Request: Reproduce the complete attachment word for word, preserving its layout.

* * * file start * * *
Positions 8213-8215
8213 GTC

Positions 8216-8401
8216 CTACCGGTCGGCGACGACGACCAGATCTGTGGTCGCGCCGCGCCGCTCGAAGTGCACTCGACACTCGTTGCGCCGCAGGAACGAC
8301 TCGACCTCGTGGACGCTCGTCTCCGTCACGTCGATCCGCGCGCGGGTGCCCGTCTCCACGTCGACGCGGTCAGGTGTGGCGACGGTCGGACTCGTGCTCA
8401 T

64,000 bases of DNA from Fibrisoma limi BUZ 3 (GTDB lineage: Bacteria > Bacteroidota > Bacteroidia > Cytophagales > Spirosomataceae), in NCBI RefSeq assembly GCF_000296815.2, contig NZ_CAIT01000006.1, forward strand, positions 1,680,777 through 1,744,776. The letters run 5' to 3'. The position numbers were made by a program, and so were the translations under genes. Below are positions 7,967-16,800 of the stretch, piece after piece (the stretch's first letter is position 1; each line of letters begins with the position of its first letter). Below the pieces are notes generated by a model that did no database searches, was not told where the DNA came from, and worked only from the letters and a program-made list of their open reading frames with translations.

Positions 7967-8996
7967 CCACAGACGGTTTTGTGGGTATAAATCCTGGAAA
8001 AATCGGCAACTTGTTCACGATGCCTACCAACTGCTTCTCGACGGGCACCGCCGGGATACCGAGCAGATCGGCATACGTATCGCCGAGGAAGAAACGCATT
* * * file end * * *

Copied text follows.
Positions 8213-8215
8213 GTC

Positions 8216-8401
8216 CTACCGGTCGGCGACGACGACCAGATCTGTGGTCGCGCCGCGCCGCTCGAAGTGCACTCGACACTCGTTGCGCCGCAGGAACGAC
8301 TCGACCTCGTGGACGCTCGTCTCCGTCACGTCGATCCGCGCGCGGGTGCCCGTCTCCACGTCGACGCGGTCAGGTGTGGCGACGGTCGGACTCGTGCTCA
8401 T

64,000 bases of DNA from Fibrisoma limi BUZ 3 (GTDB lineage: Bacteria > Bacteroidota > Bacteroidia > Cytophagales > Spirosomataceae), in NCBI RefSeq assembly GCF_000296815.2, contig NZ_CAIT01000006.1, forward strand, positions 1,680,777 through 1,744,776. The letters run 5' to 3'. The position numbers were made by a program, and so were the translations under genes. Below are positions 7,967-16,800 of the stretch, piece after piece (the stretch's first letter is position 1; each line of letters begins with the position of its first letter). Below the pieces are notes generated by a model that did no database searches, was not told where the DNA came from, and worked only from the letters and a program-made list of their open reading frames with translations.

Positions 7967-8996
7967 CCACAGACGGTTTTGTGGGTATAAATCCTGGAAA
8001 AATCGGCAACTTGTTCACGATGCCTACCAACTGCTTCTCGACGGGCACCGCCGGGATACCGAGCAGATCGGCATACGTATCGCCGAGGAAGAAACGCATT